Ballerinas, according to popular cliche, are supposed to be delicate wind-up dolls.
They must do little but look sweet as they trip innocently--on pointe, of course--through an idealized world of crinoline, roses and applause. They are supposed to be wound up by benign magicians called choreographers, and they are supposed to be eternally grateful for the attention. If anything occupies their pretty little heads--as opposed to their pretty little feet--it must be nothing more compelling than the silent voice that counts their fouettes .
The cliche has not fit the great ballerinas of the past. The most memorable ones have commanded probing minds as well as disciplined bodies. They have been able to convey a personal vision of dance as drama and, in the loftiest instances, dance as a metaphor of life. They have, of course, suffered for their art.
Gelsey Kirkland was never a wind-up doll. Nor, alas, was she the sort of ballerina who could break the mold with impunity. She was, apparently by nature, an insecure individualist, an instinctive doubter, a reflexive fighter and, perhaps, an unwitting masochist. She suffered beyond the norm.
That is what made her performances so exciting. That, we learn from her daring, disturbing and extraordinarily poignant autobiography, is what drove her to the brink of personal and professional ruin.
The use of the past tense may, or may not, be appropriate here. Kirkland is 33 now. Her career need not be over. She made a critically successful return to the stage in London in March after a lengthy self-imposed retirement. She sustained an injury soon thereafter, however, and the future remains unclear.
Dancers are fragile creatures, even under the best of circumstances. The circumstances in Kirkland’s life looked like the best, at the beginning and on the surface. But there were problems from the start. The dark nature of her memoir is defined in the dedication:
“In memory of Joseph Duell, 1956-1986, that the cry for help might yet be heard.”
Duell was a leading dancer with the New York City Ballet, the company that trained Kirkland and accommodated her first triumphs. His suicide has never been adequately explained.
George Balanchine, the genius who created the New York City Ballet in his own exalted image, admired Kirkland enough to elevate her to principal status when she was 19. He entrusted numerous key assignments to her, and she blossomed in them. Still, Kirkland portrays “Mr. B” as an egomaniac and tyrant who “encouraged his dancers not to think.”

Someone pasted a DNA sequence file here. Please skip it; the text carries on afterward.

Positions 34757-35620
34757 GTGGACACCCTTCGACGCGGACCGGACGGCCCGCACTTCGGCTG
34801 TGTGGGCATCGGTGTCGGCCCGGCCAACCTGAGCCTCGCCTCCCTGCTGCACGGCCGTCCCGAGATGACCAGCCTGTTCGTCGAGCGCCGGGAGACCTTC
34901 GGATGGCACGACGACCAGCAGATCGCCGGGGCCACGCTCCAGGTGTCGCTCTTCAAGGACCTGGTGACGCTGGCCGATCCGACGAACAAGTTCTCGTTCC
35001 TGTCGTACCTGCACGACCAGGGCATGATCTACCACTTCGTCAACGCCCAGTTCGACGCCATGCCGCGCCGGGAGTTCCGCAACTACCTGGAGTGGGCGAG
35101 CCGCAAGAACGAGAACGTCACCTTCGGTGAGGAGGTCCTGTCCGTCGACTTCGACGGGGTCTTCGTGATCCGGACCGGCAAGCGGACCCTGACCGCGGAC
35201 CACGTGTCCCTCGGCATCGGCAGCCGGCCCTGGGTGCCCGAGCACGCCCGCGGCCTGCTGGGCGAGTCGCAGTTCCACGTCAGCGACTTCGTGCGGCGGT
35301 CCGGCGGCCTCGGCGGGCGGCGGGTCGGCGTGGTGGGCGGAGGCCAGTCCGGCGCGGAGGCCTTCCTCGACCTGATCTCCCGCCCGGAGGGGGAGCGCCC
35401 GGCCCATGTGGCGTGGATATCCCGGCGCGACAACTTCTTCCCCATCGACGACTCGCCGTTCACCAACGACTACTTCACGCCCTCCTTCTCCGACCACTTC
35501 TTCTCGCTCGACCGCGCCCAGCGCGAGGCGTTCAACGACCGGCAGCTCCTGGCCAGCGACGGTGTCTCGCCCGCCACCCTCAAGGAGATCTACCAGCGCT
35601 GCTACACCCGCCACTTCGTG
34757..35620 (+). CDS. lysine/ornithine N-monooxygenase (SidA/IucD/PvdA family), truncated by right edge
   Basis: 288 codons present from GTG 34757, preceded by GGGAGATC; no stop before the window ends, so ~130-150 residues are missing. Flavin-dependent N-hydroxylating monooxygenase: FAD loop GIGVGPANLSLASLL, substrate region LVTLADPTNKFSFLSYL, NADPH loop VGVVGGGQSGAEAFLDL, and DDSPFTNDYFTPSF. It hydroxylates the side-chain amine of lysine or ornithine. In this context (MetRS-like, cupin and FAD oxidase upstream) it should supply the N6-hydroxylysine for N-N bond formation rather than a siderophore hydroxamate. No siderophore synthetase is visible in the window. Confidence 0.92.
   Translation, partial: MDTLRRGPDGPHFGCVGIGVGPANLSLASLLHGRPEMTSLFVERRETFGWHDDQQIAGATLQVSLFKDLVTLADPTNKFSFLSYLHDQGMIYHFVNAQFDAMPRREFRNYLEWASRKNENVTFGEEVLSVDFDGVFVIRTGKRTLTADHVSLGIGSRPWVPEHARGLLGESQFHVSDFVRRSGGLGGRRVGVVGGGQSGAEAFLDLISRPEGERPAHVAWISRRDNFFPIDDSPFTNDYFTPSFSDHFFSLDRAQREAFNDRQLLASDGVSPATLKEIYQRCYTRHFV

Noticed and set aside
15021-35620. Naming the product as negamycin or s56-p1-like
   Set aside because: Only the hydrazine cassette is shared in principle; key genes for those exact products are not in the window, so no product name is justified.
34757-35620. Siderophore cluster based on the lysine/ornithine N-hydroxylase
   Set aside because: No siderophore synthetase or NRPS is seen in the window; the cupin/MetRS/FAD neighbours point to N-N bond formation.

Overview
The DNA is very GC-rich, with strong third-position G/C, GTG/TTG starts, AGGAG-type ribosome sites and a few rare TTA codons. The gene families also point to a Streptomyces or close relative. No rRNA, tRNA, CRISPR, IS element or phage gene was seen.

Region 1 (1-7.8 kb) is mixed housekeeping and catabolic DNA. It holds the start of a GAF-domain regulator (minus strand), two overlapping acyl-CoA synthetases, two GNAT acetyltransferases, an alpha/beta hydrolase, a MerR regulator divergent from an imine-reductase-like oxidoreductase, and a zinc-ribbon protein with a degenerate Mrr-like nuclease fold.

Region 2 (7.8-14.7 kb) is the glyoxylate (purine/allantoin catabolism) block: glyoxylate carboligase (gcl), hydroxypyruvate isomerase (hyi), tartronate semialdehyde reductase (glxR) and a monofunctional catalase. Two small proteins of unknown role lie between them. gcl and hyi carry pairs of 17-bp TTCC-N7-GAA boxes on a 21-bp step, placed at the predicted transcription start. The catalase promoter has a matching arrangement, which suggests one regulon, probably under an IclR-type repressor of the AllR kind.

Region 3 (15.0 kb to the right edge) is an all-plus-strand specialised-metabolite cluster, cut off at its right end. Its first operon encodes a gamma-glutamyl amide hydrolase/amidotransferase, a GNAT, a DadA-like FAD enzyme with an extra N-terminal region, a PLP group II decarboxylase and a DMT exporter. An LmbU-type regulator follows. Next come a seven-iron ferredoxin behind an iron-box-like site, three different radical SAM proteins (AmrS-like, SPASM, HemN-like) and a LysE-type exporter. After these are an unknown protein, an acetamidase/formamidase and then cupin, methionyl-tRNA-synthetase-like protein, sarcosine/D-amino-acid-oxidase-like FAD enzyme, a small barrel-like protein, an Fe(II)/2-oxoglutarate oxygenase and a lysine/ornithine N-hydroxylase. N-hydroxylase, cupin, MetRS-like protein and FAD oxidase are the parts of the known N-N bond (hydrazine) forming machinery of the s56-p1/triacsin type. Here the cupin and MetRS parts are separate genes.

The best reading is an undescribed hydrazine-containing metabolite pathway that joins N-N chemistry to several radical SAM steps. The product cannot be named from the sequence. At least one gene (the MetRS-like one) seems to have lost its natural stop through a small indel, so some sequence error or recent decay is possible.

She recalls the master’s favorite ballerina, Suzanne Farrell: “Her long neck and legs, her exotic line and delicate features, made her Balanchine’s perfect instrument. She conveyed a sense of movement, without the slightest pretense of thought or personality. . . . Her success and his fixation led to a company formula.”
In order to fit that formula, Kirkland starved herself. “Mr. B did not merely say, ‘Eat less.’ He said, repeatedly, ‘Eat nothing.’ ” She also remodeled her face and body, embarking on a series of “gruesome medical procedures.”
“I would become hooked on the pain,” she says, “addicted to the voluptuous misery that bound my sexual identity to ballet, to an ever increasing threshold of anguish. I was on my way to stardom, to the Balanchine look.”
At the same time, her personal insecurities led her to a series of sexual adventures designed in part, no doubt, to mask her insecurities and paranoia. The adventures, involving the great and not-so-great, are well chronicled here.
Her professional successes grew apace, as did her professional doubts. Balanchine chose her for the title role in a crucial revision of “Firebird.” Her bliss was compromised, as usual, by doubt and distrust.
“Mr. B wanted me to play a bird. I wanted to play a creature who would be something more. I was determined to endow the bird with character, with human compassion and strength.”
That determination became a precarious Leitmotif throughout her career. Kirkland regrets having been unable to really talk with her would-be Svengali. Perhaps, she now muses, she was not ready. In any case, the speculation lingers: